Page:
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The Lindamoor Improvement Association

The Lindamoor Improvement Association (LIA) plays a strong and active role in maintaining a sense of community in Lindamoor. Over eighty percent of the 80 Lindamoor households are members in a typical year, plus 6 to 8 associate members who live outside the community.

LIA is governed by its bylaws which provide for a ten member Board of Directors, including a Director of Marine Affairs (our "Harbormaster"). The Board meets as needed. The general membership meets every March. In addition, there are two annual social events bringing together all members.

LIA is a voluntary organization classified as a Community Association under the rules of the IRS. Dues are $75 per year. It was formed by a group of civic minded residents in the early 1960s. The earliest documented record is from 1963. LIA incorporated in 1971 as a Maryland non-stock corporation. This was probably done to support an effort to gain corporate ownership of the extension of Sleepy Hollow Lane down to what was the waterfront in 1947.

LIA received a deed to the extension of Sleepy Hollow Lane in 1973 from the original subdivision consortium. The LIA property starts about 30 feet above the end of the Sleepy Hollow pavement put down by the county when it assumed responsibility for the roads in "New Lindamoor" sometime in the 1970s. Because the waterline receded due to the siltation that is omnipresent in the Chesapeake Bay, an elevated causeway was constructed between the 1947 waterline and the present waterline. A community pier has been in place at the end of the walkway since the 1960s.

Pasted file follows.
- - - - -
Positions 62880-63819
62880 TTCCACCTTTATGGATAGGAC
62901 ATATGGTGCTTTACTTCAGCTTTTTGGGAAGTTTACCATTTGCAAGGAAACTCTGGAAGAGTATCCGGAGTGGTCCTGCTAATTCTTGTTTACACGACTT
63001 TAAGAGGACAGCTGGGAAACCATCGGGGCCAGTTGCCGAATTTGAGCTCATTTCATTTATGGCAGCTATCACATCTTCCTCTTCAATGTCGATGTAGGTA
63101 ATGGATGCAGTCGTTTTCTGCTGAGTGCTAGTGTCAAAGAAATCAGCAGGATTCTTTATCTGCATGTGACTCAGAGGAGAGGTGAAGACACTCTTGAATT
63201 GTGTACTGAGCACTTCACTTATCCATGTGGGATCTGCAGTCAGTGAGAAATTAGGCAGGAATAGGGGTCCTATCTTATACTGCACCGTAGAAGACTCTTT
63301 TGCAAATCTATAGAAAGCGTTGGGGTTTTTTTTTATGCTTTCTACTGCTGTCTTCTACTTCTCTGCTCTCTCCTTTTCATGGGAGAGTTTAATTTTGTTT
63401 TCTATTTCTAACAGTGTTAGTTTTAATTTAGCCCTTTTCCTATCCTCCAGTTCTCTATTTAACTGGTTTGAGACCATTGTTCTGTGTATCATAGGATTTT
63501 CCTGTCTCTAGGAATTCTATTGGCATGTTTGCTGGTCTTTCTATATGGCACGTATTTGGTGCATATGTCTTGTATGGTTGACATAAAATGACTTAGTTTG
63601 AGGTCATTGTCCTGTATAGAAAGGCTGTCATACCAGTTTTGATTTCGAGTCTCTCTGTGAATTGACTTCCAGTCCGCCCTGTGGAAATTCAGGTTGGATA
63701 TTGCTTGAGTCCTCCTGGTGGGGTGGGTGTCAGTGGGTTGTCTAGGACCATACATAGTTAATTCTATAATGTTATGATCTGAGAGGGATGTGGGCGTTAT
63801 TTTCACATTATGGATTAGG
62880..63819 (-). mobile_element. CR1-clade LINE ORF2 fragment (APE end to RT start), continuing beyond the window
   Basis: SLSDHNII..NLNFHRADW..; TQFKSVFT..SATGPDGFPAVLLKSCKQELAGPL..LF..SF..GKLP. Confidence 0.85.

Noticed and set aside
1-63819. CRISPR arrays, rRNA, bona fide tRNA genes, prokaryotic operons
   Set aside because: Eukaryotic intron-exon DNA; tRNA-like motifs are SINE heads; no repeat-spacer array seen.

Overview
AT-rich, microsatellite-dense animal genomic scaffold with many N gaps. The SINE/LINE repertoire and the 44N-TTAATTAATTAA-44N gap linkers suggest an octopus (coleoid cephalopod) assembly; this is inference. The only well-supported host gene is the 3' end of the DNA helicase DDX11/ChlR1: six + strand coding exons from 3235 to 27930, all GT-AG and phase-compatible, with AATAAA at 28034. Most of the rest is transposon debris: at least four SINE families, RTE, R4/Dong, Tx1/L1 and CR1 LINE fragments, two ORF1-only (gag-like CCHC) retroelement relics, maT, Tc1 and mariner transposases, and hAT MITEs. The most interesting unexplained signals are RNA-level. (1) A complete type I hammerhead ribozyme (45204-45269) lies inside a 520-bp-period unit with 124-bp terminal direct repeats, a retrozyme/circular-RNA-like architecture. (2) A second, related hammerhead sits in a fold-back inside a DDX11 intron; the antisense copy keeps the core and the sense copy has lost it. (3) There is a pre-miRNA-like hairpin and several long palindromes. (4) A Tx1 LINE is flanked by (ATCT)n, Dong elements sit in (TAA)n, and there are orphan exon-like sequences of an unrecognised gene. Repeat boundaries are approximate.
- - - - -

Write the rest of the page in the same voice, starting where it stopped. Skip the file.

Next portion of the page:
The path along the LIA property, the elevated causeway to the community pier and the pier itself (pictured to the left) are maintained through the dues and voluntary donations of LIA members as well as the sweat equity of volunteer workers. The water around the pier was dredged and the pier professionally rebuilt in 2008.

There are two other community paths to the Cove of Cork and one to the Severn River. Although those paths are not owned by LIA, the association has been instrumental in maintaining and protecting the paths as rights of way in common. The two paths leading to the Cove of Cork end at the community's secondary, mid-Cove pier. Limited space is available for dinghies and small boats at each of the piers. There is also a community mooring field in the Cove which has been registered with the Corps of Engineers. Moorings and spaces at the piers are allocated by the LIA Harbormaster in accord with established Rules for Administration of the Cove of Cork.

For many years, LIA has taken the lead in collecting funds and arranging for dredging the entrance to the Cove when needed. Maintaining a navigable entrance has a major positive effect on the property values within this water-privileged community. Most residents in the community, and recently residents of Acorn Drive, have been forthcoming with donations for this important activity.